Artist Brandi Martin Yu and Katy Giebenhain get ‘metacognitive’ in their conversation on installation art, language, research, Walt Whitman and the special opportunity to be one of the artists-in-residence at the Gettysburg National Military Park.
Lathan Marstellar, the Artist in Residence and the Gettysburg National Military Park, talks about the worlds of virtual and augmented reality and his work creating a virtualized experience around President Lincoln’s Gettysburg Address. Lathan will be presenting his work March 11th, 2017 from 10am-1pm at the GNMP Visitors Center.
Artists Chantelle Dinkel and Tanya Ortega talk with Katy Giebenhain from Seminary Ridge Review about the expanding role of arts in the national parks, current projects, and the Gettysburg residency experience. Dinkel is a Swiss-Canadian representational painter trained in Italy at The Florence Academy of Art. Ortega is a photographer and sculptor with a background in forestry, geology and environmental sciences. She is the Founder of the National Parks Arts Foundation.
Nick Collier, the current Gettysburg National Military Park Artist-in-Residence, speaks with Katy Giebenhain about sculpture, a contemporary twist on an Afghan Box Camera and what it is like to be a veteran spending a month on the iconic Battlefield outside of tourist season.
Johnstown, Pennsylvania based artist Sally Stewart talks about her sculpture created in response to the September 11 attacks on the World Trade Center “Out of the Depths I Cry Unto Thee, O Lord.” The wood and mixed-media piece was on display at a special September 14, 2016 Eucharist service honoring first responders during the attacks. Stewart is a longtime friend of Gettysburg Seminary who has had a solo exhibit here through the Fine Arts Council and work featured on the Fall 2012 cover of Seminary Ridge Review.
Photographer Robert Beech discusses the process, challengesand rewards of wet plate photography. During his tenure as Artist in Residence at the Gettysburg NationalMilitary Park, Robert recreated some of the most famous photographs of thebattle using the same technology used by the photographers of the time.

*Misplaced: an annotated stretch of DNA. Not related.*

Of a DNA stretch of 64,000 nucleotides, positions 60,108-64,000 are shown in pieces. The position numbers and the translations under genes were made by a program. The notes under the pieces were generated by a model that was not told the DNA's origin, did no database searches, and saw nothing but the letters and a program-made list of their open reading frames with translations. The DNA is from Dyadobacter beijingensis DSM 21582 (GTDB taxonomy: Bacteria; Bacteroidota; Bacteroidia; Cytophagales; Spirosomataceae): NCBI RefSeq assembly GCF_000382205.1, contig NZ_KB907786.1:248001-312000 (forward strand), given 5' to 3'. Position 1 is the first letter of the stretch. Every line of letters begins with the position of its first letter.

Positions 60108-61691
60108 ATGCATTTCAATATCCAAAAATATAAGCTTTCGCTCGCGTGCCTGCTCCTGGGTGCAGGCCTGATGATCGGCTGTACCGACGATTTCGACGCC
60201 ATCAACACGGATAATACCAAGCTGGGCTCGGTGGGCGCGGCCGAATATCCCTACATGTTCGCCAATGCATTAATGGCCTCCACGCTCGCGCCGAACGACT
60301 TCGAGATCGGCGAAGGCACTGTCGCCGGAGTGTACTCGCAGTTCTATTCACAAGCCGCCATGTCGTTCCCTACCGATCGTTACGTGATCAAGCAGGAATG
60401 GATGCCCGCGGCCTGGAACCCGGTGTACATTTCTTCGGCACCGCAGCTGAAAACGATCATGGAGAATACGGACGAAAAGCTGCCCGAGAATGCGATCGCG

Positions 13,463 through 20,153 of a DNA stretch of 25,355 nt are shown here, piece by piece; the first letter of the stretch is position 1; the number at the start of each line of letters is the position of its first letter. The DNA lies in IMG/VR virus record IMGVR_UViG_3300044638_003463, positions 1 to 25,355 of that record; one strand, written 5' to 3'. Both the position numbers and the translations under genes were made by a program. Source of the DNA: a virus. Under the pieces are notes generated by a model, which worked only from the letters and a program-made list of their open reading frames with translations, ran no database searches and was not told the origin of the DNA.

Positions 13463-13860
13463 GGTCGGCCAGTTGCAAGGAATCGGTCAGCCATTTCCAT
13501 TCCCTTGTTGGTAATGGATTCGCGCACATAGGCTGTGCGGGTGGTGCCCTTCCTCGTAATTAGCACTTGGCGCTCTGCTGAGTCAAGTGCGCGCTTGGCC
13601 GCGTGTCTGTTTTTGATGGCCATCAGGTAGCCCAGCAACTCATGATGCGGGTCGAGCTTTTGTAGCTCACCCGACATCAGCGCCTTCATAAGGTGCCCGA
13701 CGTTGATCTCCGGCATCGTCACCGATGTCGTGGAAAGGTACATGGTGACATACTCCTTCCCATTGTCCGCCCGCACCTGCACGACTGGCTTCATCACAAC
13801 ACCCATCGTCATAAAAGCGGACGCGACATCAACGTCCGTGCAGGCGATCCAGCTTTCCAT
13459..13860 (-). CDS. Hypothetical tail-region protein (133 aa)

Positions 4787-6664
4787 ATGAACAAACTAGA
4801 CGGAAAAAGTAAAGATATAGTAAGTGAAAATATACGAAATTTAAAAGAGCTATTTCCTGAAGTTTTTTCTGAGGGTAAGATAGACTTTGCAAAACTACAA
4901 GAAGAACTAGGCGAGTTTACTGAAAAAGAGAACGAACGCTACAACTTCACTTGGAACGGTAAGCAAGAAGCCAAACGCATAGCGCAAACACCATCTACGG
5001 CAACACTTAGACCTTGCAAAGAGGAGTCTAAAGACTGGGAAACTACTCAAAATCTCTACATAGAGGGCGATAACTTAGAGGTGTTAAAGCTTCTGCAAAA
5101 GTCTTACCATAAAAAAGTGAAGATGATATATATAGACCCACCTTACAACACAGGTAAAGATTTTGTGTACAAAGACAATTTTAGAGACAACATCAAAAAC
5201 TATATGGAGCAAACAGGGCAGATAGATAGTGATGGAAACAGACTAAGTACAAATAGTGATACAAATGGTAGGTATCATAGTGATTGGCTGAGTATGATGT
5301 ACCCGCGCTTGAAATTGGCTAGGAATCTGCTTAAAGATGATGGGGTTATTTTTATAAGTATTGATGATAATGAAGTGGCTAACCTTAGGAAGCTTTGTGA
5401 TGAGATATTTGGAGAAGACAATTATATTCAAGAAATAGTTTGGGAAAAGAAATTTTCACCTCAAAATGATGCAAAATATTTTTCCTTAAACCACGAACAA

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Award-winning, classically-trained sculptor Sarah Hempel Irani opens her studio for a conversation with Katy Giebenhain from Seminary Ridge Review. She specializes in sacred art and portraiture and works in clay, plaster, bronze, and marble. She has stood at the chalk “x” marking the spot where Michelangelo stood when selecting Carrara marble. Hempel Irani works from live models with oil-based clay and armatures. She studied Fine Art and Classical Studies at Hillsdale College with sculptor Anthony Frudakis and was apprenticed to Jay Hall Carpenter, former Artist-in-Residence at the Washington National Cathedral. Her M.A. in Humanities is from Hood College Graduate School, with a concentration in Medieval and Renaissance Studies.
Sculptor Marlene Alt and Katy Giebenhain from Seminary Ridge Review talk about Alt’s sited sculpture outside the National Park Service Museum and Visitor Center in Gettysburg. “Traces: A Gathering Up” features wax imprints of horse hooves. How do we pay tribute? What is the difference between land and home? How can we imagine the scope of the Battle of Gettysburg? Aside from human casualties there were over 1,000 horses and mules killed here. Alt describes her installation project and her approach to other historical themes in her artwork. She is the May-June 2016 Artist-in-Residence at the Gettysburg National Military Park.